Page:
If you walk into the office of independent film producer Cassian Elwes, a man who has helped bring Dallas Buyers Club and Monster’s Ball to the screen, you may be surprised to find there a photograph of Adam Sandler.

It turns out the comic actor played an instrumental part in the record $12.5m sale of Elwes’ newest film, Mudbound, to Netflix in January.

Cassian elwes

Source: Rick Clifford, TIFF

Cassian Elwes

Although the film played to a standing ovation and rave reviews at Sundance, no bidding war came for the period drama, directed by Dee Rees and starring Carey Mulligan, Jason Clarke and Mary J Blige. So when Mudbound producer Charles King sent an email to Ted Sarandos, asking the Netflix’s chief content officer if he had seen the film, it turned out that Sarandos was returning to Park City to go skiing with Sandler.

“He watched the movie with Adam Sandler that night,” Elwes told a rapt industry crowd in Toronto Friday afternoon. “They thought it was brilliant.”

“[Sarandos] called us and says, ‘How much do you want for the movie? What was the biggest deal that was made this week at Sundance?’” Elwes recalled. As Amazon has purchased The Big Sick for $12m, Sarandos wanted to beat that. “Thank you, Adam Sandler,” Elwes said giddily.

This anecdote was one of many industry insights Elwes brought to his industry conference panel on Friday [September 8] at TIFF, where Mudbound screens on Tuesday [September 12]. The producer, a former co-head of William Morris, has been keeping busy. He has nearly a dozen films currently in post-production or awaiting a theatrical release.

But accepting Mudbound, which is being positioned as Netflix’s major Oscar player this fall, was not an easy call for Elwes. He had had a difficult experience working with producers Carl Effenson and Kyle Tekiela on 2014 comedy horror Burying The Ex.

When the producers asked Elwes if he could help make Mudbound, he says he initially balked. The screenplay changed his mind. “I read the script and I literally started crying,” Elwes said, adding that he could see the film, if done correctly, had potential to be an awards contender.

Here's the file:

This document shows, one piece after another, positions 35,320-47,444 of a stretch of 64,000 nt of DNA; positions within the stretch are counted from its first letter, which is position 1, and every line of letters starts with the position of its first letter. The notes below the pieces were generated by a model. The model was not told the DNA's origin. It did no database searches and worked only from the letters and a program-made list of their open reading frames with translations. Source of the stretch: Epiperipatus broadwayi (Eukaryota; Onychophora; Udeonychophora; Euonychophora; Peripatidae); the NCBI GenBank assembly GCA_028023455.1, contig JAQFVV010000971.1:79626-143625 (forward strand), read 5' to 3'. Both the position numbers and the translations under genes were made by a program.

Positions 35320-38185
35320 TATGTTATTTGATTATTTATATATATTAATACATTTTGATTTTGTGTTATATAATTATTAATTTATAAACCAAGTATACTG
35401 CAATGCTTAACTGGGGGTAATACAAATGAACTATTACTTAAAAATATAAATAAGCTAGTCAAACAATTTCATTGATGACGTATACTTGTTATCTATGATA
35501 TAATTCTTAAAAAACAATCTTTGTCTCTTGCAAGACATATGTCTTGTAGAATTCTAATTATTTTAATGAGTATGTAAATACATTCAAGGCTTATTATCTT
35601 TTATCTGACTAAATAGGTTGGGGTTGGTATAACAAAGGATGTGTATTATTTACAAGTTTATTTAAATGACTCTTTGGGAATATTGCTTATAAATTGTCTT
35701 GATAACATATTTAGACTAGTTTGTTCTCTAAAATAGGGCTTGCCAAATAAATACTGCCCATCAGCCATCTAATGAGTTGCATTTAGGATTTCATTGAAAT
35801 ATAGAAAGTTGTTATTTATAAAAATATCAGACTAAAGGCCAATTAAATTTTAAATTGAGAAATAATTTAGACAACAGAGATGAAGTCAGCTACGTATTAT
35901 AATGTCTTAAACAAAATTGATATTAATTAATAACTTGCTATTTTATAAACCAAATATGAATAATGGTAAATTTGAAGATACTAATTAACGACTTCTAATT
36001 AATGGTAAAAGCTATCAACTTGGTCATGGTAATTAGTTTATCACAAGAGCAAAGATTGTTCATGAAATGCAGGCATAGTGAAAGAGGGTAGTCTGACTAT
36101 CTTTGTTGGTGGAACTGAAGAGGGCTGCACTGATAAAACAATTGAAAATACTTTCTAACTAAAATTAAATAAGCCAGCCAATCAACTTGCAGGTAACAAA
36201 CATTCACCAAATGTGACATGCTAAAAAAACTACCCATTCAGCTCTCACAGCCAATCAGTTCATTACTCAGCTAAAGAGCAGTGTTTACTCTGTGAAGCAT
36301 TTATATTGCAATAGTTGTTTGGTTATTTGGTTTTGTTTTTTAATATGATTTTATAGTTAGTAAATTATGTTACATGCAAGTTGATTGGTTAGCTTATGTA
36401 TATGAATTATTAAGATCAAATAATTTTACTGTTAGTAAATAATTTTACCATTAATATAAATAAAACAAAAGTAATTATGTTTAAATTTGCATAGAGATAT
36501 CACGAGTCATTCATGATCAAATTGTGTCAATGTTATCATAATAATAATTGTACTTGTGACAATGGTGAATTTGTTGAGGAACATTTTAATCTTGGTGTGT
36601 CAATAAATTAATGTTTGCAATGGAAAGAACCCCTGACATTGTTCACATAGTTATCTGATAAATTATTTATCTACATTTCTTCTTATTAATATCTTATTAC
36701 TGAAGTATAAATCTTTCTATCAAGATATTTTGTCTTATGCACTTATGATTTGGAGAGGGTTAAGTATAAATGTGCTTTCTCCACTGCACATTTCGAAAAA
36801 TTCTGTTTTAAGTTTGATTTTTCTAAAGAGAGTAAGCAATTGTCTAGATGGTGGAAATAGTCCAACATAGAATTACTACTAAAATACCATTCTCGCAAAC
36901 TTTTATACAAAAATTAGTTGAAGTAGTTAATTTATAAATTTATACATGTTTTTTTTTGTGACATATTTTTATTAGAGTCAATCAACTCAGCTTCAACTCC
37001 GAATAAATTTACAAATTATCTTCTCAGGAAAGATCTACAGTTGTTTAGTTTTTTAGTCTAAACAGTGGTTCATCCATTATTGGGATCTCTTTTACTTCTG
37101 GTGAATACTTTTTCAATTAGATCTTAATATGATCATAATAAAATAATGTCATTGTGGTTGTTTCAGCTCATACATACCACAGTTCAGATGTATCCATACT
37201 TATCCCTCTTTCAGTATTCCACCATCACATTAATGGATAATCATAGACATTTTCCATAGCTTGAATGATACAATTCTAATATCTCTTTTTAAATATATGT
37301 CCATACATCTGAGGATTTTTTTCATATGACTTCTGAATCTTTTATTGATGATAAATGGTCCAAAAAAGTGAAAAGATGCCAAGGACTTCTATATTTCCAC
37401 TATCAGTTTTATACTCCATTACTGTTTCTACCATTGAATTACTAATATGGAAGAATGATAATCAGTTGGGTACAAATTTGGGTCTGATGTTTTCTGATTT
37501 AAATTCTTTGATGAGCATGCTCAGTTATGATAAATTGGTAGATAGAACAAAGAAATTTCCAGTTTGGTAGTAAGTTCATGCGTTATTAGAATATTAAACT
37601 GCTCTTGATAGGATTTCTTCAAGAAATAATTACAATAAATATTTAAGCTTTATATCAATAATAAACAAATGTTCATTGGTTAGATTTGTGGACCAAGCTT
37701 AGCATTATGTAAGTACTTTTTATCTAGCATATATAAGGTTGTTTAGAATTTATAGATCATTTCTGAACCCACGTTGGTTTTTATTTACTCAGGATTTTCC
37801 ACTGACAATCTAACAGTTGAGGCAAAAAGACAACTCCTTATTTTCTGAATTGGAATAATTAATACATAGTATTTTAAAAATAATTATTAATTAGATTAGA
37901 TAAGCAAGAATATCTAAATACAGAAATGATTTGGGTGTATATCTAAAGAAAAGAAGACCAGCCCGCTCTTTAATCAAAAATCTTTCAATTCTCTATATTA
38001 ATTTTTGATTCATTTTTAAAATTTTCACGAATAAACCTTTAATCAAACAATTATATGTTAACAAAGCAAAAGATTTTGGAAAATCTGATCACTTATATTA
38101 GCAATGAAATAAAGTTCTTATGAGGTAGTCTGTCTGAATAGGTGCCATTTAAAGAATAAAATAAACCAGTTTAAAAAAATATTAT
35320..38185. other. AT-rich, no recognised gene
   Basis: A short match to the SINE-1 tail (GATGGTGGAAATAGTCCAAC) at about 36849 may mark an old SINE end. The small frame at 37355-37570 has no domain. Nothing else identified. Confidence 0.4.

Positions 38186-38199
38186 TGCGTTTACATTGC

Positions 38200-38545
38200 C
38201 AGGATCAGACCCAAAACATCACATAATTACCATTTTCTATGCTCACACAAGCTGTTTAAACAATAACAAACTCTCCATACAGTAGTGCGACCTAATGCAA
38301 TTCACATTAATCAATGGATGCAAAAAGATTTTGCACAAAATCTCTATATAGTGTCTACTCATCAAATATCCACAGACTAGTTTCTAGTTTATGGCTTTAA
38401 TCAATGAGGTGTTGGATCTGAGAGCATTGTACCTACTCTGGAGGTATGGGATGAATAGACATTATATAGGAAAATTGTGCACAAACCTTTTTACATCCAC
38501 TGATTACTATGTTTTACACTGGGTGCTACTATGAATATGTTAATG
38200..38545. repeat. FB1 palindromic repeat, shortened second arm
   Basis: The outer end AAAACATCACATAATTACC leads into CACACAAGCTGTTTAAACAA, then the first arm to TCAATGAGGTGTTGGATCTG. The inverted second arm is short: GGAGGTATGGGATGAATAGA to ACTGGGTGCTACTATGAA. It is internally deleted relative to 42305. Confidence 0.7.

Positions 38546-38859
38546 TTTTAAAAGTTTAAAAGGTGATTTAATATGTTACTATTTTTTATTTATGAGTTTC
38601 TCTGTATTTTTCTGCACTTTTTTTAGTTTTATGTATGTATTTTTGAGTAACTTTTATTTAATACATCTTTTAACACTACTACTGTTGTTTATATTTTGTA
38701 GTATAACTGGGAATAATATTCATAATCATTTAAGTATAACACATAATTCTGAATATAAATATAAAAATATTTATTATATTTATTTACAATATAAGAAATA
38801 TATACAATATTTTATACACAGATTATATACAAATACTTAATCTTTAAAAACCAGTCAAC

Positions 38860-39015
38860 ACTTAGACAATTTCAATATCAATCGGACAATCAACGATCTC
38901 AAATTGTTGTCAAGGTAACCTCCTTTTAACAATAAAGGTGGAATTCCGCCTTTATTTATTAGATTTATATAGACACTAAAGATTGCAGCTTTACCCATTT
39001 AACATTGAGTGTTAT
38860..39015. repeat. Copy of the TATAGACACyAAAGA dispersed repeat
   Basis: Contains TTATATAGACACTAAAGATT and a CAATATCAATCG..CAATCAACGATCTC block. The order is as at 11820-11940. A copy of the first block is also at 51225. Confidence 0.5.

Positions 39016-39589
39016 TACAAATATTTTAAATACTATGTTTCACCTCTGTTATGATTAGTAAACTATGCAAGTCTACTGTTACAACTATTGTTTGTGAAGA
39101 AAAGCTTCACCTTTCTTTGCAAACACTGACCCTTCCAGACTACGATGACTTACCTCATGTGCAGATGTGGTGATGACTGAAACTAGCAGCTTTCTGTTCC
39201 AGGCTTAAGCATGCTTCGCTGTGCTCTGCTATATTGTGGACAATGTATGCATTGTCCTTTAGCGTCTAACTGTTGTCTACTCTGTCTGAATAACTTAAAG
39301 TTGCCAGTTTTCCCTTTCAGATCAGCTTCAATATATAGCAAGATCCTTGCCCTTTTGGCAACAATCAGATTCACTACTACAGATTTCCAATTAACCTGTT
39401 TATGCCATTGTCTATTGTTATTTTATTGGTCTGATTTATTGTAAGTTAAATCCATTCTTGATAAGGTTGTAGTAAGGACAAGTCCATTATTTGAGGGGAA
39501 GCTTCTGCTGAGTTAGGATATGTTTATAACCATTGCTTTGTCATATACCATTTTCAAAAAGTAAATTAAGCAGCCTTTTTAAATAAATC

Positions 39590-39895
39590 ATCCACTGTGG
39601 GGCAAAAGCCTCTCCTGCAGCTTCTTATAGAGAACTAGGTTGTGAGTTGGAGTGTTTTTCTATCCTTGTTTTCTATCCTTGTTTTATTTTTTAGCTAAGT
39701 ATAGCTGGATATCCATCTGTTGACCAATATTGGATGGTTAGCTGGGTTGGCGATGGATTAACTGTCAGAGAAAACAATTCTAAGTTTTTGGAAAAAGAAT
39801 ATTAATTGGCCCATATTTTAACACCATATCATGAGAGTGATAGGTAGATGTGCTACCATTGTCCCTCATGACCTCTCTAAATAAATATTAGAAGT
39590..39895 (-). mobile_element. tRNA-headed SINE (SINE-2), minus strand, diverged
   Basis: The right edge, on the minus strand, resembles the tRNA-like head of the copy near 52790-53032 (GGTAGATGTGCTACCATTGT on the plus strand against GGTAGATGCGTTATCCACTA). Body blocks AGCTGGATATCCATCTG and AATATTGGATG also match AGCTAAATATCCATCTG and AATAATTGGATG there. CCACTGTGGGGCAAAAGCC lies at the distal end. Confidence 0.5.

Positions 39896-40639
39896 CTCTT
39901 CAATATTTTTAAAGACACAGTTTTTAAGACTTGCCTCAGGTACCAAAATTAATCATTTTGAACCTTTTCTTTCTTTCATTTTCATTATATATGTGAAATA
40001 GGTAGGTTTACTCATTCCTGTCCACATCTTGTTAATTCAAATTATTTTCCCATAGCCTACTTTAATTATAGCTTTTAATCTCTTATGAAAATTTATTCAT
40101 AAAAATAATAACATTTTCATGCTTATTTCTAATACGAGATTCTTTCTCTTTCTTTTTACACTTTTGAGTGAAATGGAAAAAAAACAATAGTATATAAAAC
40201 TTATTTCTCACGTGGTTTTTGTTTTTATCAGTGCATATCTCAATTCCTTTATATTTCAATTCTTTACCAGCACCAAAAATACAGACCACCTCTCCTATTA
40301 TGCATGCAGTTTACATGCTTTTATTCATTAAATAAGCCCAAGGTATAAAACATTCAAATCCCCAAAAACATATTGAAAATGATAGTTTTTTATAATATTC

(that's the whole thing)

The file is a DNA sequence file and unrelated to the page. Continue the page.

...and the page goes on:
The producer also decided that he wanted to hire a black filmmaker to direct Mudbound. “It’s a story about black-and-white families. It has to come from [a black] point-of-view,” Elwes explained.

It was also important for him to work with a woman. The producer was a brainchild behind the Horizon Award, a prize given to two young female directors to come to Sundance and network with filmmakers and industry folk.

Elwes’ partly attributes his involvement in that project to a 2012 report by the Sundance Institute and Women in Film - Los Angeles that showed a vastly underwhelming representation of women directors in Hollywood.

“My daughters were just starting to come into the film business, and I started to see how men were treating them, and it really disgusted me,” he added.

A fan of Rees’ 2011 Sundance hit Pariah, Elwes sent the Mudbound screenplay to her agent – one of his former assistants. She contacted him soon after.

Elwes expressed some optimism about the role of online disruptors in the marketplace, admitting he prays Google will become a distributor because it could play a powerful role in the fight against piracy (he noted that “we had 11 million illegal downloads of Dallas Buyers Club”).

“I said to Dee, ‘You know, millions of people are going to see [Mudbound], so many more than if it was released in a traditional way. The impact of this film is going to be so great.’”